Lt. Col. Brian Supko is an active duty Army aviation officer and a graduate of the U.S. Military Academy at West Point, N.Y. He currently serves as a battalion commander at Fort Campbell, Ky. Prior to this assignment, Supko served at several installations, including Fort Rucker, Ala.; Germany; and Fort Bragg, N.C. His father, a graduate of the U.S. Naval Academy, Annapolis, Md., served more than 30 years as a Marine Corps officer.

How did your father's time in service affect your decision to join the military?

Supko: I was always impressed at the sense of family and camaraderie that I saw whenever I attended any military unit functions with him. Additionally, I always knew that while we weren't going to be rich, we were never going to be fiscally challenged as a family, which I always found admirable about the military.

Are there any distinct memories you have from growing up in a military family?

Supko: My father served in the military throughout my life until I was in college, when he retired.

I remember getting the opportunity to ride across the Sinai Desert in a jeep with my father when we were stationed in Israel, when I was 5 years old. That experience [was] one of the most unique opportunities afforded to me through his military career.

Another distinct memory I have is tied to his deployment to Kuwait and Iraq in support of Operation Desert Shield/Desert Storm. He left just prior to the first day of my freshman year in high school and was gone for almost the entirety of the school year. It was a terrifying nine months, having him gone while the entire war effort was broadcast over television. He returned home from this deployment prior to the end of the baseball season and was able to attend the last couple games. I remember the incredible excitement and pride I felt as he was able to see me play for the first time in my high school career.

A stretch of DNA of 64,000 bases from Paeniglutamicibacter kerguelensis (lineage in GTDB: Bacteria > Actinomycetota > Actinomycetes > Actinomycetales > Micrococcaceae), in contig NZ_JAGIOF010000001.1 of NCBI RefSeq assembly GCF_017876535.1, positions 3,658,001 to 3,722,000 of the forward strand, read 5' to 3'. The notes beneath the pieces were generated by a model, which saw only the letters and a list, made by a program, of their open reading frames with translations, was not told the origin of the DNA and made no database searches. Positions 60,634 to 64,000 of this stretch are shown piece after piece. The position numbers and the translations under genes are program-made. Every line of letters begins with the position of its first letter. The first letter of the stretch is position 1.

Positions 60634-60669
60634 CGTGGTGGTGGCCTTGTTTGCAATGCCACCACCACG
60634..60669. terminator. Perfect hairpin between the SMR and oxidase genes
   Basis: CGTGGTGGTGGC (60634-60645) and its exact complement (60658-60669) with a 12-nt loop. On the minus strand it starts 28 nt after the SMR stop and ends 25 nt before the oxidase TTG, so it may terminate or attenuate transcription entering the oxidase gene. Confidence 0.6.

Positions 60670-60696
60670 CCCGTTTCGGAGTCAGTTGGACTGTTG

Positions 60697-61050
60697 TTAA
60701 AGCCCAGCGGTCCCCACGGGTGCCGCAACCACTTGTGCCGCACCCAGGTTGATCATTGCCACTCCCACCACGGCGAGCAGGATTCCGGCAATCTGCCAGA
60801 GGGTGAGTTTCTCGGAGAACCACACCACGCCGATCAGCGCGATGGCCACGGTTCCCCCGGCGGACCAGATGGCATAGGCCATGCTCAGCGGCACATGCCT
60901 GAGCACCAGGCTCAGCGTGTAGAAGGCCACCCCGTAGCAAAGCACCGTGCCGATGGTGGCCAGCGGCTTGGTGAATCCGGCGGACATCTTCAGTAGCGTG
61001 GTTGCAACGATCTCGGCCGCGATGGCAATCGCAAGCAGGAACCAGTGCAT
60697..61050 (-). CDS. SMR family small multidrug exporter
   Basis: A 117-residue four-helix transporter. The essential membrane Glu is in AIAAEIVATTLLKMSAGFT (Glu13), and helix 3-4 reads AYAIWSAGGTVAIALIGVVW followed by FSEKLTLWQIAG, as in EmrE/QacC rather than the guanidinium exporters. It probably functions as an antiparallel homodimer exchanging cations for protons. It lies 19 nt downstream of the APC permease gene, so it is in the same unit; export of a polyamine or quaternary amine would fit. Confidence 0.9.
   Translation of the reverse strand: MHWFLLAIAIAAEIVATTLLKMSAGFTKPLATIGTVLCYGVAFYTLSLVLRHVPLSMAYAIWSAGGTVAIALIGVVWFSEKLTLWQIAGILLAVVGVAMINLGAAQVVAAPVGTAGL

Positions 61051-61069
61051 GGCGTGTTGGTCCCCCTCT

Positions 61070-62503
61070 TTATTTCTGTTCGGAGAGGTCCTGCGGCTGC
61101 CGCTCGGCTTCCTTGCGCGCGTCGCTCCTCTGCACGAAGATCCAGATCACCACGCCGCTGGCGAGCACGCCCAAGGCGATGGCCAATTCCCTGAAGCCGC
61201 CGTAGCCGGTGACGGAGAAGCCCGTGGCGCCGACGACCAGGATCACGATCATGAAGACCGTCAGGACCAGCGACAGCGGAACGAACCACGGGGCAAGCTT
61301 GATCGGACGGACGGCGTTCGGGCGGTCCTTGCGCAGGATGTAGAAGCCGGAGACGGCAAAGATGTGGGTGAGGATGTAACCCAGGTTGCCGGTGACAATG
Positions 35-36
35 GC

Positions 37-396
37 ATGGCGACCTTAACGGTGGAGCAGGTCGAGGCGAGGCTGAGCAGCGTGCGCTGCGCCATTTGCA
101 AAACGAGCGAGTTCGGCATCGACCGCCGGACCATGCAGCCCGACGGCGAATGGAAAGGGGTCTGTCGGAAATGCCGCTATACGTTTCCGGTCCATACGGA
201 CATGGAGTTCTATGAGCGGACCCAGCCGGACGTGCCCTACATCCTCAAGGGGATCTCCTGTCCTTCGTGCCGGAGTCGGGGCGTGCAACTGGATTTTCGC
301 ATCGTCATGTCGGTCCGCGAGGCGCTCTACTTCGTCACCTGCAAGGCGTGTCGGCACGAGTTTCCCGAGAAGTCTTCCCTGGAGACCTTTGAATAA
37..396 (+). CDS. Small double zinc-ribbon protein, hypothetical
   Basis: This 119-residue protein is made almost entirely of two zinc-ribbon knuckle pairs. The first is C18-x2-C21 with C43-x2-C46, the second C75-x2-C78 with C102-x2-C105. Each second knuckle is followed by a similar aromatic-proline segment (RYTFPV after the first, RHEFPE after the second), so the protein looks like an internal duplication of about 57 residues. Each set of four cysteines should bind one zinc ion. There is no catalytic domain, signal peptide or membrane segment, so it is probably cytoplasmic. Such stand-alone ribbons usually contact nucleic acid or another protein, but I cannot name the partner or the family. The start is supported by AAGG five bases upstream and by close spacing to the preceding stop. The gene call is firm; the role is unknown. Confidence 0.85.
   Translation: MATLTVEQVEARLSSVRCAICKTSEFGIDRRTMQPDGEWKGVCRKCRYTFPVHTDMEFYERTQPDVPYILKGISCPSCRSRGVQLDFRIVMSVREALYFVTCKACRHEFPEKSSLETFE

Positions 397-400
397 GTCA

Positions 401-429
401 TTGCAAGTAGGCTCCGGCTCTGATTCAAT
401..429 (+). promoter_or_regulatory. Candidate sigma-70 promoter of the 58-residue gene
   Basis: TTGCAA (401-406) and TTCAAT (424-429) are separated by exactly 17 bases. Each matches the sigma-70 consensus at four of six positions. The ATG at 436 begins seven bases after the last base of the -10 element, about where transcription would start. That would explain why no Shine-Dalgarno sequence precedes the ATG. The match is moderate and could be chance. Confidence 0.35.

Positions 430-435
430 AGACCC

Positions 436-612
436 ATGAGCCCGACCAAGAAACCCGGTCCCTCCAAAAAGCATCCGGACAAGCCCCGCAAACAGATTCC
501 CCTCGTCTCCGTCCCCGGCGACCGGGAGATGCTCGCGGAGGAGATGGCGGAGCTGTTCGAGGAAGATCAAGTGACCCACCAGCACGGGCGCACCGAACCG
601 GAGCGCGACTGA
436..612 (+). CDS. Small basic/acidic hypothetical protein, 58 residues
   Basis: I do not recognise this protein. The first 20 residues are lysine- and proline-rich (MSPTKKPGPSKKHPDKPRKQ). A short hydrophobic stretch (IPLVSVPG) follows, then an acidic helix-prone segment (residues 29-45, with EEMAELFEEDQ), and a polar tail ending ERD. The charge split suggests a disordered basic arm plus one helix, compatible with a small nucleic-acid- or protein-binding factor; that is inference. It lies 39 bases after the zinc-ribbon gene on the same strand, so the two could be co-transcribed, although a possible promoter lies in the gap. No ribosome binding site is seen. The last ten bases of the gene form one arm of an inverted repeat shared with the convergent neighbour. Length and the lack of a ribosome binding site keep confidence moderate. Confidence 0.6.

What message would you give your children if they were interested in joining the service to follow the generations that came before them?

Supko: I have two sons, a 5- and a 3-year-old. The message I plan to convey to them - and my attitude toward any type of civil service - will be one of support and encouragement, but not one of expectation or requirement. Military service has been a part of my family for multiple generations, and it is certainly something I am proud of, but it is not something I plan to levy on my children as a requirement.

NOTE: The above is an extract from the MOAA June 2018 Magazine that covers only the Supko family.

Updated: January 07, 2019
Curator: Ed Moore